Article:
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Alessandro Volta
Alessandro Volta
Alessandro Giuseppe Antonio Anastasio Volta
Born

18 February 1745
Como, Duchy of Milan
...
Volta and Galvani
Luigi Galvani
Luigi Galvani discovered something he dubbed "animal electricity" when two different metal...
zinc
Zn → Zn2+ + 2e−
sulfuric acid
2H+ + 2e− → H2
The copper does not react, but rather it functions as an electrode for t...
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Alessandro volta

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Alessandro volta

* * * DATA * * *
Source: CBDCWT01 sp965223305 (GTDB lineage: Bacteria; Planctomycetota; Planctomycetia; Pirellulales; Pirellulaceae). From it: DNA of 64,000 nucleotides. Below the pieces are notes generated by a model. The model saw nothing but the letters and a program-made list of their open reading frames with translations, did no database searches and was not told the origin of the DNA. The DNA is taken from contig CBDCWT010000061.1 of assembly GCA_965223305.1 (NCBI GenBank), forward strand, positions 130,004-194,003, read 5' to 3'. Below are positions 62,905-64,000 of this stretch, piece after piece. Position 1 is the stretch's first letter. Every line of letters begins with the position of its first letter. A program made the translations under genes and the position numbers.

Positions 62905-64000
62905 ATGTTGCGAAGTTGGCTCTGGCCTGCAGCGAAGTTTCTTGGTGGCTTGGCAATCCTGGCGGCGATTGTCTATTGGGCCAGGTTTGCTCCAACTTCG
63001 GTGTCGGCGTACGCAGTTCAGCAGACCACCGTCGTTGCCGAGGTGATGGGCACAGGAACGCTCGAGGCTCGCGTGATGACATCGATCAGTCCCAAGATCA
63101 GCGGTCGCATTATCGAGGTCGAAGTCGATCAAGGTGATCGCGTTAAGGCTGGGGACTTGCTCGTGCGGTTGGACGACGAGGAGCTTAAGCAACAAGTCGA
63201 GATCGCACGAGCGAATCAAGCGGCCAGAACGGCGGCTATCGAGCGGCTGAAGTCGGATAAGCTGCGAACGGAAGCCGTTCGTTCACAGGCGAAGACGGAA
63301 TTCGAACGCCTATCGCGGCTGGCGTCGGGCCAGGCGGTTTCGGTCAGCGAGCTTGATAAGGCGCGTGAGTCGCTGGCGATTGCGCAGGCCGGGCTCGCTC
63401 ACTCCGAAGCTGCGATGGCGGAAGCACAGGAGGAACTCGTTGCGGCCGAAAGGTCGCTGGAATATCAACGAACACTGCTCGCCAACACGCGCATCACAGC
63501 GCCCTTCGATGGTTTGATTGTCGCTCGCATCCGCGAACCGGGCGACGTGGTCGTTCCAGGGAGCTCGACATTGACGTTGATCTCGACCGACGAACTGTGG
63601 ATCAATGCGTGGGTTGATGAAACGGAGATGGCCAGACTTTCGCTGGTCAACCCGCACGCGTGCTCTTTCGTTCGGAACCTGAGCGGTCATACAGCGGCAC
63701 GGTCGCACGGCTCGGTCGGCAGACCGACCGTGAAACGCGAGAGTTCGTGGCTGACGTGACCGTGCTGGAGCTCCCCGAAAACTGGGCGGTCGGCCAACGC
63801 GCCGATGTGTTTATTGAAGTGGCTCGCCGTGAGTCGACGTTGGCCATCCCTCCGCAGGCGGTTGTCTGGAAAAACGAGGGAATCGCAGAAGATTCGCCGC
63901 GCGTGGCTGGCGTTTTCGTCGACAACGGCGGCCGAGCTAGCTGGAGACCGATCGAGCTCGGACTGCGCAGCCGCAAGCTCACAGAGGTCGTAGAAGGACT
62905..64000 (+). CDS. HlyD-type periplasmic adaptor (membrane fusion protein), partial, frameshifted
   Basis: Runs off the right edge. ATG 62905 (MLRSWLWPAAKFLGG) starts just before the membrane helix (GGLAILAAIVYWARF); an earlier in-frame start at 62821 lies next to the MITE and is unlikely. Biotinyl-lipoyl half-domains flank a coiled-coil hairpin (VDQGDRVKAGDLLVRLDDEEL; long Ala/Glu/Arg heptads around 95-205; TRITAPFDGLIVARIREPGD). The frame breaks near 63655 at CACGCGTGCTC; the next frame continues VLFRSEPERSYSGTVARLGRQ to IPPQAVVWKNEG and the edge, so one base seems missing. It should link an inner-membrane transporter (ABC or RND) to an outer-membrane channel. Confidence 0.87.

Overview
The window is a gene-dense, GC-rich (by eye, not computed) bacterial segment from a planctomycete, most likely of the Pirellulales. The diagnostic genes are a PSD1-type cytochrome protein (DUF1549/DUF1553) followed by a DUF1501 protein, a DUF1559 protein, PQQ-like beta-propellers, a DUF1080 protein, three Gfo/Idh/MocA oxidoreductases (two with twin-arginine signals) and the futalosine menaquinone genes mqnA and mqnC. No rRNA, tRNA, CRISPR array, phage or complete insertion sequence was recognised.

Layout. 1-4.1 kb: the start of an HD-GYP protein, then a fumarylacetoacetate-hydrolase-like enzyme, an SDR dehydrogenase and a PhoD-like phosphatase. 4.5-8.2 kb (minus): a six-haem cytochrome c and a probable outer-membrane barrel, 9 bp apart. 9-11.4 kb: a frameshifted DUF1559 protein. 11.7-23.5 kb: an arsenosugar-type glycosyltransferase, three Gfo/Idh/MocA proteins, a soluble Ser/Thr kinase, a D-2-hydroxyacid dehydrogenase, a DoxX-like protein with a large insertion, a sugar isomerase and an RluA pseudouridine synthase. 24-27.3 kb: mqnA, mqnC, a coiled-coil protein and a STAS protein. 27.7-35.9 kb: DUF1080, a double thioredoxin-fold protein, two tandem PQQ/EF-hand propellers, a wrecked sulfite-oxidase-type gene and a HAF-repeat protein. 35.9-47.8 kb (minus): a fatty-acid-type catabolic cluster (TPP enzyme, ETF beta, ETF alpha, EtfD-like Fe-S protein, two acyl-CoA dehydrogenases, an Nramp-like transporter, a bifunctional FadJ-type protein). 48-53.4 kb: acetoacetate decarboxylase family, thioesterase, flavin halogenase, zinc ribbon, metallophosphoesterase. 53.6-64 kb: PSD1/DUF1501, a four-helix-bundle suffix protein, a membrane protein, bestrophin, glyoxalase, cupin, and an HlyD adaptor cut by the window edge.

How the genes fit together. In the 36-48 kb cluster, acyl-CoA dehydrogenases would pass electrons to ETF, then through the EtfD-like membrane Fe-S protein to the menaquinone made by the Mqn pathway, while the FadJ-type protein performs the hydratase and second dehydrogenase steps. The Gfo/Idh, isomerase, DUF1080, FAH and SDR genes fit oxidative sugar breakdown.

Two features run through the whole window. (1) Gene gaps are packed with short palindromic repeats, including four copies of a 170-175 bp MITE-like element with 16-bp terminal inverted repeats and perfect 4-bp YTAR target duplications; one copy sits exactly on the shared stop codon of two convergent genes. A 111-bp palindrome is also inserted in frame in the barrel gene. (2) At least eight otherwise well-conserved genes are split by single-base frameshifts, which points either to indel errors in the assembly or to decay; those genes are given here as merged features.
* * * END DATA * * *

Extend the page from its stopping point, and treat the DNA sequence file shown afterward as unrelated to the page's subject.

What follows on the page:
1. 1. Alessandro Volta Alessandro Volta Alessandro Giuseppe Antonio Anastasio Volta Born 18 February 1745 Como, Duchy of Milan (present-day Italy) Died 5 March 1827 (aged 82) Como, Lombardy-Venetia (present-day Italy) Nationality Italian Fields Physics & Chemistry Known for Invention of the electric cell Discovery of methane volt Voltage Voltmeter Alessandro Giuseppe Antonio Anastasio Volta (18 February 1745 – 5 March 1827) was an Italian[1][2] physicist known for the invention of the battery in the 1800s. Early life and works Volta was born in Como, a town in present day northern Italy (near the Swiss border) on February 18, 1745. In 1774, he became a professor of physics at the Royal School in Como. A year later, he improved and popularized the electrophorus, a device that produced static electricity. His promotion of it was so extensive that he is often credited with its invention, even though a machine operating in the same principle was described in 1762 by the Swedish experimenter Johan Wilcke.[3][4] In the years between 1776–78, Volta studied the chemistry of gases. He discovered methane after reading a paper by Benjamin Franklin of America on "flammable air", and Volta searched for it carefully in Italy. In November, 1776, he found methane at Lake Maggiore,[5] and by 1778 he managed to isolate methane.[6] He devised experiments such as the ignition of methane by an electric spark in a closed vessel. Volta also studied what we now call electrical capacitance, developing separate means to study both electrical potential (V ) and charge (Q ), and discovering that for a given object, they are proportional. This may be called Volta's Law of capacitance, and it is likely that for this work the unit of electrical potential has been named the volt. In 1779 he became a professor of experimental physics at the University of Pavia, a chair that he occupied for almost 25 years. In 1794, Volta married an aristocratic lady also from Como, Teresa Peregrini, with whom he raised three sons: Giovanni, Flaminio and Zanino.[7]